Houston is authoritative and strong, even more in these stories than in “Cowboys,” because she is deep in the fray, always in danger of drowning. In “Cataract,” Lucy finds herself rafting a piece of river she cannot handle: “ ‘I don’t want to run it,’ I said, for the very first time in my boating career. ‘It’s too big for me.’ ” Of course, she runs it anyway, but the narrators in “Cowboys” wouldn’t have made that concession to their own vulnerability.
The other tool in Houston’s arsenal (besides the continual influx of new material from her own life) is metaphor. It is not a command over metaphor that we are talking about. Houston rides hers. It is as though she goes through her life watching for metaphors that will be home base in her stories, like the observation Lucy makes in “The Whole Weight of Me” that in the 20th century, it has become impossible to “tell the difference between a Saturn and a Lexus or a Camaro.” Instantly we know she’s talking not only about automobiles, but about lovers as well. She does not want to keep making the same mistake in choosing some version of her father over and over again. The stories seem to grow up around these metaphors. In “Cataract,” the idea is of being crushed: “There was a man named Josh who didn’t want nearly enough from me, and a woman called Thea who wanted way too much, and I was sandwiched between them, one of those weaker rock layers like limestone that disappears under pressure or turns into something shapeless like oil.” When, in the same story, Lucy O’Rourke comes to the place where the river takes control: “It is white, and it is alive and it is moving toward me from both sides, coming at me like two jagged white walls with only me in between them.”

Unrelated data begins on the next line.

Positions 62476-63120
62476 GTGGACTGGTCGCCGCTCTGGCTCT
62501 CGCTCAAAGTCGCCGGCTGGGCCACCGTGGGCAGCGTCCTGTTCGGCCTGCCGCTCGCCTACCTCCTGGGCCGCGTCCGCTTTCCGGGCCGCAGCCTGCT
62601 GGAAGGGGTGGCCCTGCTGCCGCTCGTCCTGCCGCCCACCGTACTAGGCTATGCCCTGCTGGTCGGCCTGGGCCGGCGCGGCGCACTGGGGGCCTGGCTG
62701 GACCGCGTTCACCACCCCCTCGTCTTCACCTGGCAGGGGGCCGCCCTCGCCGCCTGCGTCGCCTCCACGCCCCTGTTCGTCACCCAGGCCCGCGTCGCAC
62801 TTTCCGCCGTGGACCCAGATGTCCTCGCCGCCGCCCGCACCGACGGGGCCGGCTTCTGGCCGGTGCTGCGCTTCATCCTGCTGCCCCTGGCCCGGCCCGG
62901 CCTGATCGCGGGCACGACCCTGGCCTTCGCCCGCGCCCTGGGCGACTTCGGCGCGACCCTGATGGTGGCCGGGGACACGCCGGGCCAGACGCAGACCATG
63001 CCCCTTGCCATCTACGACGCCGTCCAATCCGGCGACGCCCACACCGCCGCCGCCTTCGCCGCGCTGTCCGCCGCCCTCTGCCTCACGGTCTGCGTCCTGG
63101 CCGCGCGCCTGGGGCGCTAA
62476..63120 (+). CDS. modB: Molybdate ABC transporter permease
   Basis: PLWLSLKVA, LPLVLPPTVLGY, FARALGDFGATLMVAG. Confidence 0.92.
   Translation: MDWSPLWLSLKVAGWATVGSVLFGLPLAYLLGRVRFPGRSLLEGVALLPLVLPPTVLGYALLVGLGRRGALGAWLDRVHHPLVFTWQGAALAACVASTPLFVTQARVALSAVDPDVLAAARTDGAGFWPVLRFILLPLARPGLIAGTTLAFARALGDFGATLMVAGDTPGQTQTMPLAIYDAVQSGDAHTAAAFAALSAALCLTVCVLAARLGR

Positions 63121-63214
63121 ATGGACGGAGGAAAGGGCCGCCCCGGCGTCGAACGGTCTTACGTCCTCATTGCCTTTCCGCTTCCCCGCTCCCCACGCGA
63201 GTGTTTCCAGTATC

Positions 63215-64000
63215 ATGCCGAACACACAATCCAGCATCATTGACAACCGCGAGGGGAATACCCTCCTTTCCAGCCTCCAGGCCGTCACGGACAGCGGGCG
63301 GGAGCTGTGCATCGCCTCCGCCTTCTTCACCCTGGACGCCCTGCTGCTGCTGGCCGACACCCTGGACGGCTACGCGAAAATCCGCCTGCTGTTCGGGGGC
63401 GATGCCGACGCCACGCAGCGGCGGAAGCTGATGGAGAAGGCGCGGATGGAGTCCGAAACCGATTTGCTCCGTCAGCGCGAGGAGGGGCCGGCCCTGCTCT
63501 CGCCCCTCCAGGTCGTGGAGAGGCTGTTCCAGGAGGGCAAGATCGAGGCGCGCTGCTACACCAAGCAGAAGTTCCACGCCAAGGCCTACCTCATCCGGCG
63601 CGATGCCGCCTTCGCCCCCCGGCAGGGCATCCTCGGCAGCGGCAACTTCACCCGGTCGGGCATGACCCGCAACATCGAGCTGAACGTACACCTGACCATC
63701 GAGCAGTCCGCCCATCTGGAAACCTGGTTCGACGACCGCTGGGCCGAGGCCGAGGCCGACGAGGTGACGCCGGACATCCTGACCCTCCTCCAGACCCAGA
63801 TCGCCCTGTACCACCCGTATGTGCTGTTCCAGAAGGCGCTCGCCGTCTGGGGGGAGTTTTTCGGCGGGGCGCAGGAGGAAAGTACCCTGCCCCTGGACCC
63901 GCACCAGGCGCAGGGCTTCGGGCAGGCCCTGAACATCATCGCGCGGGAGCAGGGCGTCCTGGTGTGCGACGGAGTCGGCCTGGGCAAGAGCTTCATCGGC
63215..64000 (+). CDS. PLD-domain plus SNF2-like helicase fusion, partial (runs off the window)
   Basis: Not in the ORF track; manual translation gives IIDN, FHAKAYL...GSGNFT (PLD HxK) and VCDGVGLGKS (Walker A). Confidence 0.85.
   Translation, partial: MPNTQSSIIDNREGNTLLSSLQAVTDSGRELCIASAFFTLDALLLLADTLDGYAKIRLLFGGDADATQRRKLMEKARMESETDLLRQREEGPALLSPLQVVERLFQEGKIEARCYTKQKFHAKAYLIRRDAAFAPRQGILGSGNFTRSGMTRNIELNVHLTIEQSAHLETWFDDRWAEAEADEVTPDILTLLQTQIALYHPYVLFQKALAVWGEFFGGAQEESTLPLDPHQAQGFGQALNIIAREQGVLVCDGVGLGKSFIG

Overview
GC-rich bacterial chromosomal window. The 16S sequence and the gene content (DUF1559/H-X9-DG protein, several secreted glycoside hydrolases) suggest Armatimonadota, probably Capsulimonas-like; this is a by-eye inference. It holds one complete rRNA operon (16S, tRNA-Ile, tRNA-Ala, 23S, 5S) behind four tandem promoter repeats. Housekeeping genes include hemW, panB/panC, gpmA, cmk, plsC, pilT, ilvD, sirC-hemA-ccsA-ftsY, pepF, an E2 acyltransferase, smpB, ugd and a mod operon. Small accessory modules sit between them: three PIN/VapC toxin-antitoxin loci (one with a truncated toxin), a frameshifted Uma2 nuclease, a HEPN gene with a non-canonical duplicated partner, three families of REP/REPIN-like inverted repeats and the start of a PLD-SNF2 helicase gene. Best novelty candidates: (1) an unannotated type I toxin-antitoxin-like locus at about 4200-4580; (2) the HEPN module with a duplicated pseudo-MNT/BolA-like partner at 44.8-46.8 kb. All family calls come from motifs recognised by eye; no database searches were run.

Houston tightly controls this metaphor. She has obviously thought about it a great deal and has used it to ground “Cataract.” There are some metaphors in these stories, however, that Houston does not rein in so tightly, like the rising scream that makes an appearance in several stories. “I dreamed,” she writes in “Cataract,” “of the place where the scream lived inside me.” In “The Best Girlfriend You Never Had,” Lucy, at wit’s end with a jealous boyfriend, gets in the back of his Pathfinder and “let[s] go with one earsplitting head-pounding scream after another” to get him to get back in the car.
Houston has worked for many years as a river guide, a profession in which one must maintain a high level of control over the passengers and the path. In her writing, she holds on just as tightly, for control and for dear life, both. In this collection, there is only one story that she really allows to ramble, one story in which a reader does not feel guided by her, and I look forward to more like it in the future. “The Moon Is a Woman’s First Husband,” is a story about wanting and being wanted and not wanting and not being wanted. It is the only story that doesn’t tell me what I should do if I find myself in one of these roles. While waiting for an answer, as Lucy does, one watches the stars and tries to remain vulnerable.